Arar v. Ashcroft

In December 2006, CJA and other human rights organizations signed on to a brief submitted to the Second Circuit Court of Appeals, arguing that the prohibition against torture is absolute and does not permit exceptions for investigations of terrorism. The brief supported the claims of Syrian-born Canadian citizen- Maher Arar.


Mr. Arar was detained during a layover at J.F.K. Airport in September 2002, while en route to his home in Montreal, Canada. He was held in solitary confinement for nearly two weeks and denied access to a lawyer, before being labeled a member of Al Qaeda by the Bush administration and rendered to Syrian intelligence authorities known to commit torture. For nearly a year, Mr. Arar was held without charge and brutally interrogated and tortured. After being whipped with two-inch thick electrical cable, Mr. Arar falsely confessed that he had attended an Al Qaeda training camp in Afghanistan. For the next ten months, he was confined to a dark underground cell the size of a grave. In the end, Syrian authorities released Mr. Arar, stating that they had found no connection to any criminal or terrorist organization or activity.

District Court Case

On January 22, 2004, Mr. Arar and CJA partner the Center for Constitutional Rights filed suit in the U.S. District Court for the Eastern District of New York against Attorney General John Ashcroft and other U.S. officials, arguing that the defendants had violated Mr. Arar’s due process rights under the U.S. Constitution, and his right to be free from torture under color of foreign law as defined in the Torture Victim Protection Act (TVPA). On February 16, 2006, the district court dismissed the claims pursuant to the political question doctrine.  Adjudicating the case, the court determined, would infringe on the foreign policy prerogatives of the President of the United States.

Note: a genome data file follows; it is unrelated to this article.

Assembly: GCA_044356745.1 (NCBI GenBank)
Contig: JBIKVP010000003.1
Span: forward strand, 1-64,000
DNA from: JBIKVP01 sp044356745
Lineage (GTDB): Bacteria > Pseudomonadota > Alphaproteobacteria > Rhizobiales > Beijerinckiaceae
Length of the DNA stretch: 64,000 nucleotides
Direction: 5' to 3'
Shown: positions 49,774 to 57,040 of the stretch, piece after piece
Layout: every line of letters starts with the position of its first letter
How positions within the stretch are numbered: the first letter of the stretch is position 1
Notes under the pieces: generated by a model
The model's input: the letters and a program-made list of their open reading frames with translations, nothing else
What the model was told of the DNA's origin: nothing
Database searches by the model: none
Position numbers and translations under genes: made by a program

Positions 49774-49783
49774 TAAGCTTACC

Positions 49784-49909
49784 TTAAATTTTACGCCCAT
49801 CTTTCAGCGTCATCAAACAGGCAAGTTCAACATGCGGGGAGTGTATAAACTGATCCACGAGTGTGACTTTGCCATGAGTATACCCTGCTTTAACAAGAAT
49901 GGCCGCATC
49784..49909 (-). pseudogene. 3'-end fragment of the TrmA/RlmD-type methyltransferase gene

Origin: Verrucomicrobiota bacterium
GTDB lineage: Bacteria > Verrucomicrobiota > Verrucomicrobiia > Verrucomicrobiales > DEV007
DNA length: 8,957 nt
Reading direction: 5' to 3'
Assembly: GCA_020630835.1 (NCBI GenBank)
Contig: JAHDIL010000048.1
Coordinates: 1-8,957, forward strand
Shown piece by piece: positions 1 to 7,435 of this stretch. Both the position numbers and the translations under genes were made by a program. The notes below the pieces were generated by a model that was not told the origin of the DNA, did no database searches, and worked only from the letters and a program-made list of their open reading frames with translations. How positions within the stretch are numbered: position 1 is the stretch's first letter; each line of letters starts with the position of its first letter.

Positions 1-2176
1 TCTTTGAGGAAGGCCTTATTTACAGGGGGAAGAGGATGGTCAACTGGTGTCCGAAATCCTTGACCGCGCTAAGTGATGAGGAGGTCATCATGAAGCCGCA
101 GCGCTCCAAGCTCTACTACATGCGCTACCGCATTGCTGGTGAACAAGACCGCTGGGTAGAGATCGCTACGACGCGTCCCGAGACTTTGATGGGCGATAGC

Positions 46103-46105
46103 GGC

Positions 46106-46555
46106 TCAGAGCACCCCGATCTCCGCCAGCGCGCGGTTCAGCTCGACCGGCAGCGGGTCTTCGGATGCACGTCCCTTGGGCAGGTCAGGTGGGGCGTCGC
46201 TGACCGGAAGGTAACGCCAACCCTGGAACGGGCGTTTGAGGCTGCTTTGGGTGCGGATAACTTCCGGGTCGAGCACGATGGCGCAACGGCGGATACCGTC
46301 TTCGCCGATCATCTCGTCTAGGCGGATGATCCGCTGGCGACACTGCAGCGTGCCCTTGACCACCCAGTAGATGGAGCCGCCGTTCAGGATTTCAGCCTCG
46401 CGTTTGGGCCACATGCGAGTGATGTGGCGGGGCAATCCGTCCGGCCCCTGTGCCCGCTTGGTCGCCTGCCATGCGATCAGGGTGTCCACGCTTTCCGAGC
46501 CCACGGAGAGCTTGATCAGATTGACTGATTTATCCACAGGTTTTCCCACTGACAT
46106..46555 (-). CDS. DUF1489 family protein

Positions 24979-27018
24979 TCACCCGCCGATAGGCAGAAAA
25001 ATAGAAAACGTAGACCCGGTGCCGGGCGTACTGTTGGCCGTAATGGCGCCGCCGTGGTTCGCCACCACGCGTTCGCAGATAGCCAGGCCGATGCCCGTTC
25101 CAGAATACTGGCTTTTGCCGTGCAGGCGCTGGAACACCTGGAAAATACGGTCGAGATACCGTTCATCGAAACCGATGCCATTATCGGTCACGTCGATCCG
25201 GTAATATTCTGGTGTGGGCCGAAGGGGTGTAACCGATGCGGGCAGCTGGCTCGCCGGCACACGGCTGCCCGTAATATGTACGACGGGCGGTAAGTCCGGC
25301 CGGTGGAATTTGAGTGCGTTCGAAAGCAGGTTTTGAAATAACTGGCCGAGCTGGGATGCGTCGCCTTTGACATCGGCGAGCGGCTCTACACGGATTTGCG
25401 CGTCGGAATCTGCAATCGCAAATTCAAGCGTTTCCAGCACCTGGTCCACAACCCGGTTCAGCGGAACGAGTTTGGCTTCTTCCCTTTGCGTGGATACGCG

On September 18, 2006, the Canadian Commission of Inquiry established by the Canadian government to investigate the actions of Canadian officials in relation to Mr. Arar issued its report concluding “categorically that there is no evidence to indicate that Mr. Arar has committed any offence or that his activities constitute a threat to the security of Canada.”

Appeal to the 2nd Circuit

Mr. Arar appealed to the Second Circuit Court in December 2006. Our amicus brief – which was co-signed by the International Federation for Human Rights (FIDH) and the World Organization against Torture, among others – argued that customary international law and U.S. law both prohibit the use of torture under any circumstances. U.S., foreign and international courts have specifically recognized the ban on torture as a jus cogens norm from which no derogation is permitted.

In its opinion, the court upheld the lower court’s dismissal on political question grounds and ruled that “adjudicating Mr. Arar’s claims would interfere with national security and foreign policy.”  The majority found that Mr. Arar, as a foreigner, had no constitutional due process rights with respect to his having been denied access to a lawyer.  Dissenting Judge Robert D. Sack stated that the majority’s opinion effectively gives federal officials the license to “violate constitutional rights with virtual impunity.”

Mr. Arar petitioned for a rehearing en banc, but, in November 2009 the court again affirmed the district court’s dismissal of the case. The U.S. Supreme Court denied Mr. Arar’s subsequent petition for certiorari in June 2010.

Attached Documents

CJA Amicus Brief
2006 Amicus Brief: CJA and International Human Rights Groups
Related Documents
2008 C-Span Broadcast of Arar v. Ashcroft Oral Arguments
2008 U.S. and Ashcroft Defendants: Appellees’ Brief in Rehearing
2008 Arar Plaintiff: Appellant’s Brief in Rehearing
2007 2nd Circuit Court Opinion
2004 Complaint